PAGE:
COVID-19 Nurses at Vanderbilt University Medical Center in protective gear. (Photo: John Partipilo)
In 10 rural Tennessee counties, a key indicator of COVID-19 spread — the testing positivity rate — is surging to levels not seen since the spring.
Positivity rates measure the number of positive tests among all those testing for COVID-19. In June, Tennessee was seeing a positively rate, also known as “attack rate,” under 3% statewide. That number is now approaching 10%.
In the top ten counties with the highest positivity rates, at least one in every seven individuals getting a COVID-19 test is learning they are positive for the disease. In Crockett, Humphreys and Van Buren Counties, more than one in five seeking testing learn they are positive for the disease.
“Just like you’ve seen in the past, when you have that increase in cases, when you have that increase in positivity rates, you’re going to see a commensurate increase in hospitalizations, and that’s certainly what we’ve seen here,” Tennessee Department of Health Commissioner Lisa Piercey said in a Friday briefing with reporters.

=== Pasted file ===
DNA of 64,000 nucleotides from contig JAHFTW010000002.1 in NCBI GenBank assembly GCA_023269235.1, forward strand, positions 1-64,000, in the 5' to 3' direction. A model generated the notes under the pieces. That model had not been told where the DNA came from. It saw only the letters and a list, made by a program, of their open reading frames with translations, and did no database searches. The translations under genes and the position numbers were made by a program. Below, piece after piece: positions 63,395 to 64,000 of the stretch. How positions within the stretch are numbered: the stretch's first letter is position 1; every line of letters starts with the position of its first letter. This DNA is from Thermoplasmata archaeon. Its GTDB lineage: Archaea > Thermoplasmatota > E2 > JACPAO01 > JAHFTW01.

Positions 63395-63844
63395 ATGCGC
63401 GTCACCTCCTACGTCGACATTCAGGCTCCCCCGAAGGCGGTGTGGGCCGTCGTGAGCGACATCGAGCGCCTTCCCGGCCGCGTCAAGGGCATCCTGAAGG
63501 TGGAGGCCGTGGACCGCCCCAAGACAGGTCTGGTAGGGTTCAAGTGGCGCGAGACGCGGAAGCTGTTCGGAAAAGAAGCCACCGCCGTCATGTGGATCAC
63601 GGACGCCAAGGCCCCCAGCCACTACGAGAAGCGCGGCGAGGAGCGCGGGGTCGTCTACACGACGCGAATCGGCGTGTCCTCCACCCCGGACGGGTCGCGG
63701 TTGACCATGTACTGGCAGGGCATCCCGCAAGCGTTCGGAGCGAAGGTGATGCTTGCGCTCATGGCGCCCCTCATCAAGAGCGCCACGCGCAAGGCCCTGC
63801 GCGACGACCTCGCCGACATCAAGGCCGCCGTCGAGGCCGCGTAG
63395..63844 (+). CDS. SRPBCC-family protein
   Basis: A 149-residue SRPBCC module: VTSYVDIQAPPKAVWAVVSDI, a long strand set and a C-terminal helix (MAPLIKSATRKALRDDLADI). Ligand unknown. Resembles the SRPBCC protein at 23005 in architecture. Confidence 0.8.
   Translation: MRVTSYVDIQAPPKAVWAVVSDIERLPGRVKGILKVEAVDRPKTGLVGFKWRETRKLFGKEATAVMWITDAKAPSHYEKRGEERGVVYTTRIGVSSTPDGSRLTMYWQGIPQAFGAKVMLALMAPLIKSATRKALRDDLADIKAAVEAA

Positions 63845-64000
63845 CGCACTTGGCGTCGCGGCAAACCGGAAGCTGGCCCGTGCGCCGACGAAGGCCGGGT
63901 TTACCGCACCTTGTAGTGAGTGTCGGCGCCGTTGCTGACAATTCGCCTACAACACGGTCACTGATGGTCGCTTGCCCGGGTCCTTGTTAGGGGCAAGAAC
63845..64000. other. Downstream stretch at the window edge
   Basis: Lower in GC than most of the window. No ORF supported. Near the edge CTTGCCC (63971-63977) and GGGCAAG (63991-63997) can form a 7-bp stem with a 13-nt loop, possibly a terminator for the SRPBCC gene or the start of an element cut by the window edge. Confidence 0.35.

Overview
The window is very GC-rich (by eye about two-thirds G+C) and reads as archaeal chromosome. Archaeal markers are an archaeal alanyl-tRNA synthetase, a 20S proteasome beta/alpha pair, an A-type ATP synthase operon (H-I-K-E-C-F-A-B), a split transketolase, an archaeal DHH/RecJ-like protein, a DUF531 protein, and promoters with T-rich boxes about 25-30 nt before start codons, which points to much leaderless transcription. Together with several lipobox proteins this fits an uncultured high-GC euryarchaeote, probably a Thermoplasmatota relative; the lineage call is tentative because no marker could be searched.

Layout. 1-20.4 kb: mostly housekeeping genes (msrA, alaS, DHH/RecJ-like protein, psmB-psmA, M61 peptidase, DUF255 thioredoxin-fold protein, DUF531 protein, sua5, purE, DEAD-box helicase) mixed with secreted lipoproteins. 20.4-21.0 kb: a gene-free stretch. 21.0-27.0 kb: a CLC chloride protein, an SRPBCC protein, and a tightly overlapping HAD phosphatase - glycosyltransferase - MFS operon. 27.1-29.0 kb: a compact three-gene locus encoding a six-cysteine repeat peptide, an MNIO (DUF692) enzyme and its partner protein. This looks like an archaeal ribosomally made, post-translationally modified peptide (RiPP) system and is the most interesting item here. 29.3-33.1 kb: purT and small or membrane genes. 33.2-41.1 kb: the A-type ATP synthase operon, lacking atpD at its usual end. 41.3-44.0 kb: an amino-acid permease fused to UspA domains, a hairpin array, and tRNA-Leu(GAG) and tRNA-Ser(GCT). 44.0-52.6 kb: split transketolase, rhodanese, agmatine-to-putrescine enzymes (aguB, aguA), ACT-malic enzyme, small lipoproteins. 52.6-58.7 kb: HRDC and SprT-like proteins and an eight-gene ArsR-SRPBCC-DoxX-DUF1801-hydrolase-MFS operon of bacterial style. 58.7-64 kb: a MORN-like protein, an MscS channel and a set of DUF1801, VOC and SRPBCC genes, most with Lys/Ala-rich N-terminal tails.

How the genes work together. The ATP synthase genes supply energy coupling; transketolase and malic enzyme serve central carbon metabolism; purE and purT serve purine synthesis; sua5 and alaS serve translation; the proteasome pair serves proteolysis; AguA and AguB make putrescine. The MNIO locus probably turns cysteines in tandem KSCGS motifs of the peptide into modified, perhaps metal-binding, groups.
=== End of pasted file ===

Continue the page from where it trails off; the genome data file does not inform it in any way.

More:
Hospitalizations have jumped to more than 500 statewide from a low of 200 in June.
“Certainly going in the wrong direction for hospitalizations,” Dr. Piercey said. “We haven’t seen an uptick, yet, in deaths. Unfortunately that will probably come in the next few weeks.”
The vast majority of COVID hospitalizations in Tennessee — 97% — and the majority of deaths — 98% — are among the unvaccinated.
Of the 1,000 breakthrough cases of COVID infection in Tennessee among those already inoculated, there have been 195 hospitalizations and 27 deaths as of Friday — the majority among those age 60 or older, Dr. Piercey said.
While there’s a backlog in variant testing, which must be conducted in specialized labs and take more time, Piercey said she suspects 80% of all new COVID-19 infections are the Delta variant.
“Bottom line is vaccine is the No. 1 way to protect yourself against the Delta variant or any of the variants and the vaccine is still highly protective against the Delta variant,” she said. For those who remain unvaccinated Piercey urged mask-wearing, social-distancing and frequent hand-washing.
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